The Flemish government has approved a proposal by education minister Ben Weyts (N-VA) to lower the compulsory school age from six to five years starting in September.
Parents will be obliged to send children who have reached their fifth birthday to school for a minimum of 290 half-days. Those children will still be in pre-school, however.
Another more controversial part of the new education directive was also approved.
Children in the last year of pre-school – at the age of five, in other words – will undergo language screening to ensure they have a sufficiently good knowledge of Dutch, starting in September of 2021.
The directive does now provide for a formal examination. It will be up to schools to evaluate the children’s language skills in a manner they choose. Any child whose command of Dutch is below par will then receive additional tuition.
If at the end of pre-school the child is still not fully up to speed, they may be held back from entering school proper. Otherwise the child may be made to go through a language integration course, full-time if necessary.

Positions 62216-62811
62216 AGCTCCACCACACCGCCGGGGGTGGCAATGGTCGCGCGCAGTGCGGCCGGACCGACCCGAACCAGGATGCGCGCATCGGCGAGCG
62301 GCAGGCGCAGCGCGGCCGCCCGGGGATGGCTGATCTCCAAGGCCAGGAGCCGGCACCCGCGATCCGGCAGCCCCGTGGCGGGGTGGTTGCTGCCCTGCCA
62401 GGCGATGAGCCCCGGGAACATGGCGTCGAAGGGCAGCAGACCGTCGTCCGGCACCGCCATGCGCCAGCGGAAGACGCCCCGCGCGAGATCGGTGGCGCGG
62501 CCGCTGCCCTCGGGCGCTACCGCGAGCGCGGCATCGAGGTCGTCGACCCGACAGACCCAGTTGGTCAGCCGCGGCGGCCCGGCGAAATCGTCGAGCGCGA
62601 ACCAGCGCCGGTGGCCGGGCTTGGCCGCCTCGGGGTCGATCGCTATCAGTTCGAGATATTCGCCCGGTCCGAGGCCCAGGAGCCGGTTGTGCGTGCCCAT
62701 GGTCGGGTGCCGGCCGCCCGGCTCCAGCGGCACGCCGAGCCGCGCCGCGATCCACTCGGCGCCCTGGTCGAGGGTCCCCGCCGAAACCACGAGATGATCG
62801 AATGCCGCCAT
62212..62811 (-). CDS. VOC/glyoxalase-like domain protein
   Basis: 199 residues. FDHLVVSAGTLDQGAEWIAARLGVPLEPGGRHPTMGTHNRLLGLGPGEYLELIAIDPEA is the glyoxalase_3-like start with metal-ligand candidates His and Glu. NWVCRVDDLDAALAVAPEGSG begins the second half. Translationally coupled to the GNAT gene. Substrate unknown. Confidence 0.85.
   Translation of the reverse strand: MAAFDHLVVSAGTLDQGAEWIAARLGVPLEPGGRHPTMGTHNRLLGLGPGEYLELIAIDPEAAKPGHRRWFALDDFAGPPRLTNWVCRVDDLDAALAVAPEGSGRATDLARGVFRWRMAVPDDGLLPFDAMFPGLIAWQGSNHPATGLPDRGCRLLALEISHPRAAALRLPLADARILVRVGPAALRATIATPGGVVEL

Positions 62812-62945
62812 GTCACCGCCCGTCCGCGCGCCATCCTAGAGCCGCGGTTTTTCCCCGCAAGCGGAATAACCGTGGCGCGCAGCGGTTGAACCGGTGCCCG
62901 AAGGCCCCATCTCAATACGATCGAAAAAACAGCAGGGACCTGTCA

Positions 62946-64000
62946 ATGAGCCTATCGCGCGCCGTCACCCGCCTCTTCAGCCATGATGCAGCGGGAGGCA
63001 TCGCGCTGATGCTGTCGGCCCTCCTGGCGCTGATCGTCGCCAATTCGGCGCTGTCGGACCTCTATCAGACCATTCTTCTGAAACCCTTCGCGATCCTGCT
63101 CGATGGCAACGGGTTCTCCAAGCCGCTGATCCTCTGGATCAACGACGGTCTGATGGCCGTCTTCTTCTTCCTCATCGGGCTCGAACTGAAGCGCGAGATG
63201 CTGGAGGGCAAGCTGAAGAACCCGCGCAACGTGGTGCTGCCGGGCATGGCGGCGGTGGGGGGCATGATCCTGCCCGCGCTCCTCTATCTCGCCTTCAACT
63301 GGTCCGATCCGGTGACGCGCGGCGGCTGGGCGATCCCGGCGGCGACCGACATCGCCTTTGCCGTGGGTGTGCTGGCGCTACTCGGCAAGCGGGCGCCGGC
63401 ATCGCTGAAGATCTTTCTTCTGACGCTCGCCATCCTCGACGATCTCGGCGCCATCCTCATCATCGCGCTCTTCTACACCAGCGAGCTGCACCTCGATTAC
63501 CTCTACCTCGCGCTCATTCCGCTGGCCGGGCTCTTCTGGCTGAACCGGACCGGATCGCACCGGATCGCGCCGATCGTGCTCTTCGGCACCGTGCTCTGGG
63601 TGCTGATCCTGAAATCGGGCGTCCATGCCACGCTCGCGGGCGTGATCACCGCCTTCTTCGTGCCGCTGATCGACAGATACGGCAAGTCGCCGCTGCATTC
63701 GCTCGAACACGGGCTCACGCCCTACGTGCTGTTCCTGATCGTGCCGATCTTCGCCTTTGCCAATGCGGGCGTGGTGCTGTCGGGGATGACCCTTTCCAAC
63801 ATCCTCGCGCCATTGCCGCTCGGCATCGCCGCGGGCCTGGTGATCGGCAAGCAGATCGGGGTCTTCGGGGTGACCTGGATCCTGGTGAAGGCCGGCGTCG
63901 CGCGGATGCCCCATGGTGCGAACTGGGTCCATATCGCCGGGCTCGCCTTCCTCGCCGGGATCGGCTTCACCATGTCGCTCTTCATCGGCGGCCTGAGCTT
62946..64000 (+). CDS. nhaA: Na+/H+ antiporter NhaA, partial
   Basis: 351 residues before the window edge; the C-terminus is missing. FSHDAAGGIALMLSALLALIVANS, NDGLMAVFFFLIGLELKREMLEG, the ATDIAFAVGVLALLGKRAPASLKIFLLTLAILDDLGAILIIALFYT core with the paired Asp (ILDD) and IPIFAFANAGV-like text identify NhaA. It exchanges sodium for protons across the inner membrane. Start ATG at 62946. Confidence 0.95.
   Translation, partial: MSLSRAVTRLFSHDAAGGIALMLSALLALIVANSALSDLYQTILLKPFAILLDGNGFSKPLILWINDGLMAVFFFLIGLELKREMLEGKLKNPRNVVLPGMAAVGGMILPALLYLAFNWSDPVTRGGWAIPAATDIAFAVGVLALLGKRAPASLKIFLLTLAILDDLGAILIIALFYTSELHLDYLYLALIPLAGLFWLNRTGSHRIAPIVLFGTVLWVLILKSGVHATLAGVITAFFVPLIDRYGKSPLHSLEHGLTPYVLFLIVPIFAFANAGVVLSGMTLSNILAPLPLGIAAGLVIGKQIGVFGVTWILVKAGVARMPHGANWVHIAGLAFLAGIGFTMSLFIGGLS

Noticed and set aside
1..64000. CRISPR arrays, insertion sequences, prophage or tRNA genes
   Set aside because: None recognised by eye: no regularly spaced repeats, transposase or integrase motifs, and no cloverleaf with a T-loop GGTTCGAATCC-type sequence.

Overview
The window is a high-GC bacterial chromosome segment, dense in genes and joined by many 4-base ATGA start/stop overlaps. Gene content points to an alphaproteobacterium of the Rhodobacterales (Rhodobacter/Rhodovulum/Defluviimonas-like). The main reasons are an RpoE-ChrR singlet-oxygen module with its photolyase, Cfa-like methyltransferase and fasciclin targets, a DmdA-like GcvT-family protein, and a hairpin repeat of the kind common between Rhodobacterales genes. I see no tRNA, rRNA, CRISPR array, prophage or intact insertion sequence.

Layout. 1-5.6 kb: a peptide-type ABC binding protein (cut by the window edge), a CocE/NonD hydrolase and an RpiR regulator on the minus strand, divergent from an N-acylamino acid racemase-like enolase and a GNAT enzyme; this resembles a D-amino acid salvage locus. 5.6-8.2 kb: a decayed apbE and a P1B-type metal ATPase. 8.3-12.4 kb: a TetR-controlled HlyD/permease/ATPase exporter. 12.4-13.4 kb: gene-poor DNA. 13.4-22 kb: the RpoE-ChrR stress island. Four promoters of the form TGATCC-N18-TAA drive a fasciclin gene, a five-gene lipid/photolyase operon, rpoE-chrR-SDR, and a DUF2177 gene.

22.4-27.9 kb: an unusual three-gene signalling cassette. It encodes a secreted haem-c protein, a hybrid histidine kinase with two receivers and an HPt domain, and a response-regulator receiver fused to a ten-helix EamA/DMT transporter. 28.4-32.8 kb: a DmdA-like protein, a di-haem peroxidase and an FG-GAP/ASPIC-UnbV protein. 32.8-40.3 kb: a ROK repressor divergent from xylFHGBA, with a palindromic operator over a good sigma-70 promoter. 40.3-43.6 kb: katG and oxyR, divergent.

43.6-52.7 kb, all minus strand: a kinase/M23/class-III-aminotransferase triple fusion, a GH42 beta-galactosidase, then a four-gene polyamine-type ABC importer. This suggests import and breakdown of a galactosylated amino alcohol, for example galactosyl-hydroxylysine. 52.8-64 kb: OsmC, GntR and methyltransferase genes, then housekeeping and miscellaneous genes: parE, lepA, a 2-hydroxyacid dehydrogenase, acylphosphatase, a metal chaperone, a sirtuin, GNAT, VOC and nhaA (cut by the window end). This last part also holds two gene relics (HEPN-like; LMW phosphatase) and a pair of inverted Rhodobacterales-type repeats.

“Children who have a language deficit are often falling behind in other subjects too,” Weyts said. Falling behind at the start often means falling behind at the finish. That is why we make a knowledge of Dutch an important criterion at the start of primary education.”
Weyts’ former ministerial colleague Sven Gatz, now in the Brussels government as well as the Flemish Community Commission, disagrees.
“It is a very bad idea to divide six-year-old children into two separate groups, based on a snapshot. There will be children who do have a minimum level of Dutch, as determined by the Flemish government, and who will be admitted into primary school, and then there will be children who have no access to Dutch and are not allowed in. Not only are these young children stigmatised, but they will fall behind and miss opportunities later in their academic career.”
Also from September, children will receive lessons in religion or morals, but only if parents expressly opt in. The teaching of religion and (non-religious) morals is currently compulsory for children aged six and over.
The Brussels Times